It was stuck under my ‘SEE NO EVIL, SPEAK NO EVIL, HEAR NO EVIL’ coir door mat encircled by silvery lining – a business card. I bent to have a look, it was sable-black with a childish drawing of fork and knife including decorative pale-mint highlights. I bent all the way to pick it up. It felt metallic and fibrous to my responsive fingertips, almost lamé though gloss-ish. I carried it into the apartment with my coffee container. Inside, I turned it over, held it between two fingers in the light, saw
Joan of Arc
Was it the Joan of Arc … or was there another? I wondered which, pouring light coffee (from the kiosk on 24th Street – $1) into my blue and white Delft china cup whose handle had long-ago broken off, and – side-stepping into the kitchen – dropped the empty cardboard cup into the recycling bin. Clasp a handfull of lose ice cubes from the container in the freezer, I added them my coffee, gave the cup a gently shake and took a rewarding sip but not a second, as I was diverted by shuffling/sweeping noises at my door.
I walked down my hallway to have a look. Through the keyhole leaned Mussolini’s lion cub with its orange pelage licking the silvery lining around the ‘SEE NO EVIL, SPEAK NO EVIL, HEAR NO EVIL’ mat off. It tossed orange pelage while fiercely licking with a bubblegum-pink, spiny, sandpaper tongue, a tongue more suited to Mick Jagger. At a distance came the noise of the elevator stopping with the usual sigh. The cub heard it too and stopped licking, the tongue recoiling, while rounded ears rotated a quarter turn … or maybe swiveled.
I heard the elevator door roll open, and soft footfalls on the terrazzo corridor for a second or two. Into my sightline came (gliding) an armor-wearing youth of indeterminate sex with straw-colored hair bluntly cut below his/her ears. He/she stopped short at the sight of the furry animal, paused, and cautiously backed away. This retreat must have captured the cub’s attention, since it u-turned and scampered in pursuit.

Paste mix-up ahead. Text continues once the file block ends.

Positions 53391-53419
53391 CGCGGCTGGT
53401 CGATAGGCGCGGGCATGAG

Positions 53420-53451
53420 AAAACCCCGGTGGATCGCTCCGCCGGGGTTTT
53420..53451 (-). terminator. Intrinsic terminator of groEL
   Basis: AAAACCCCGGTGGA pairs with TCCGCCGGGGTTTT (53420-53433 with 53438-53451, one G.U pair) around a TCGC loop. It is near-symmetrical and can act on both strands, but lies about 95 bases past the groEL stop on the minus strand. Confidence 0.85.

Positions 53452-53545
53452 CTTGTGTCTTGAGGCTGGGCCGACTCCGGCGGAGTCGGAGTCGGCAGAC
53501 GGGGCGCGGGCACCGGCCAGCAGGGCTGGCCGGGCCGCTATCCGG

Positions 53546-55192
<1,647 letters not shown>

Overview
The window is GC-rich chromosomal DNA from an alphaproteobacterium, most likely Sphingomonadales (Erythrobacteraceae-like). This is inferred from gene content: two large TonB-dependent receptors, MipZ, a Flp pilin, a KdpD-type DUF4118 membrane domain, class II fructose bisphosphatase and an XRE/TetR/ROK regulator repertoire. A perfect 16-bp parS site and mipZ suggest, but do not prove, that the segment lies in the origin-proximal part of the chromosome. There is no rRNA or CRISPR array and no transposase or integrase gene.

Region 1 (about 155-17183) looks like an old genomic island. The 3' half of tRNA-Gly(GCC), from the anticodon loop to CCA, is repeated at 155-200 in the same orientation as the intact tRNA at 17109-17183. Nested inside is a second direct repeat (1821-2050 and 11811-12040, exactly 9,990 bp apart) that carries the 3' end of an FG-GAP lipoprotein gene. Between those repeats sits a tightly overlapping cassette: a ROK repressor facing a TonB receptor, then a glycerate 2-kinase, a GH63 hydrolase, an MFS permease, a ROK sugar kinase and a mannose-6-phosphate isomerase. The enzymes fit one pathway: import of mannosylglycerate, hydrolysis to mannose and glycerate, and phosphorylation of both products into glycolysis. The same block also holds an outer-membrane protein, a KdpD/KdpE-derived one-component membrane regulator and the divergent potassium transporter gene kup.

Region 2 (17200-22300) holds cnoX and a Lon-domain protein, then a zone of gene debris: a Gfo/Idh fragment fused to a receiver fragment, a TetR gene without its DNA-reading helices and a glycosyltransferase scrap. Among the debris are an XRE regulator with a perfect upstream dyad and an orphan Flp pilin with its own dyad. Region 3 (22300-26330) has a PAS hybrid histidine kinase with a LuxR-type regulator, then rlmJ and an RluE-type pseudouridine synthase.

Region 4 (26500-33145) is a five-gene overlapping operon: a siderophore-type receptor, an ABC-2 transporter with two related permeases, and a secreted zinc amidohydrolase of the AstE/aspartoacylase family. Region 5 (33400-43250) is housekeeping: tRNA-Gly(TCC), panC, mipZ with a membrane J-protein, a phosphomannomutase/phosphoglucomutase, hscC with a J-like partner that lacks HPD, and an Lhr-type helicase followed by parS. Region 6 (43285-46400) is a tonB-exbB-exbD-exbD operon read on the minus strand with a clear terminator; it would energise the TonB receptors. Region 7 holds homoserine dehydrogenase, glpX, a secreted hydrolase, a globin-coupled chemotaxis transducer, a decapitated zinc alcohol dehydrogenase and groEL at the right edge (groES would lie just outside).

In a wink, both were out of my sight line. My heart rose and fell, I had been holding my breath. I heard the sound of something hard meeting something metallic, then heard the elevator door slither closed. And nothing more.
Cold coffee and calling card n hand, I kicked off my shoes, pulled off the constricting brassiere, tossing it onto the green rattan chair I’d found on tenth avenue. Stretching out on the couch, I took welcome drinks of milky coffee while caressing Joan’s card with index and middle finger. Yes indeed, it was coal black lamé with raised ribs (thread-like ribbons) buried in the material. Trump’s disagreeable tweet lifted from Mussolini – ‘It’s better to live one day like a lion than 100 years as a sheep.’ – came to mind, fouled the enticing moment.
I awakened at 2 a.m, was lying flat on my back. It was deep night. The full Strawberry Moon of June hung in the dark sky at the center of my window overlooking midtown. It was so dark, two water towers weren’t even visible. This was the promised ‘smallest’ full moon of the year, the ‘mini moon’. Seeing it in all its splendor, it didn’t seem small, didn’t seem further away than others, though it was. Saturn was no where in my sight-line; I heard no traffic noise, the pre-dawn sparrows hadn’t yet awakened.
I was rested, warm, valued what was left of my family, my friends, books as yet unread, wouldn’t change my lot for any other. What had Joan wanted – the Joan of Arc or another? Was an opportunity missed or was I in luck that it had been missed? A cheap black radio, along with ‘The Romanian‘ by Bruce Benderson, a yellow pad and pen, and a second (back-up) book (‘Red Roofs and Other Stories‘ by Tanizaki Jun’ichiro) lay alongside me, in easy reaching distance, no stretching necessary. What more could I wish for?
Perhaps Joan’d return another time. There was no contact information on the card, so there was nothing I could do about such a ship that had passed without docking. It seemed like the time had come to buy a new door mat now that so much of its silvery lining was licked away. As much as I hated to admit it, the three-no-evil monkeys were rubbed almost entirely away as well after years of footfalls, foot scrapings, winter boots, garden shoes. I’d had my eye on an indoor-outdoor mat made with polished River Rocks. ($37) Here was my excuse to spring. Spring forward, cast the first stone between a rock and a hard place since there’s a time and a sticking stone for everything, and the time had come.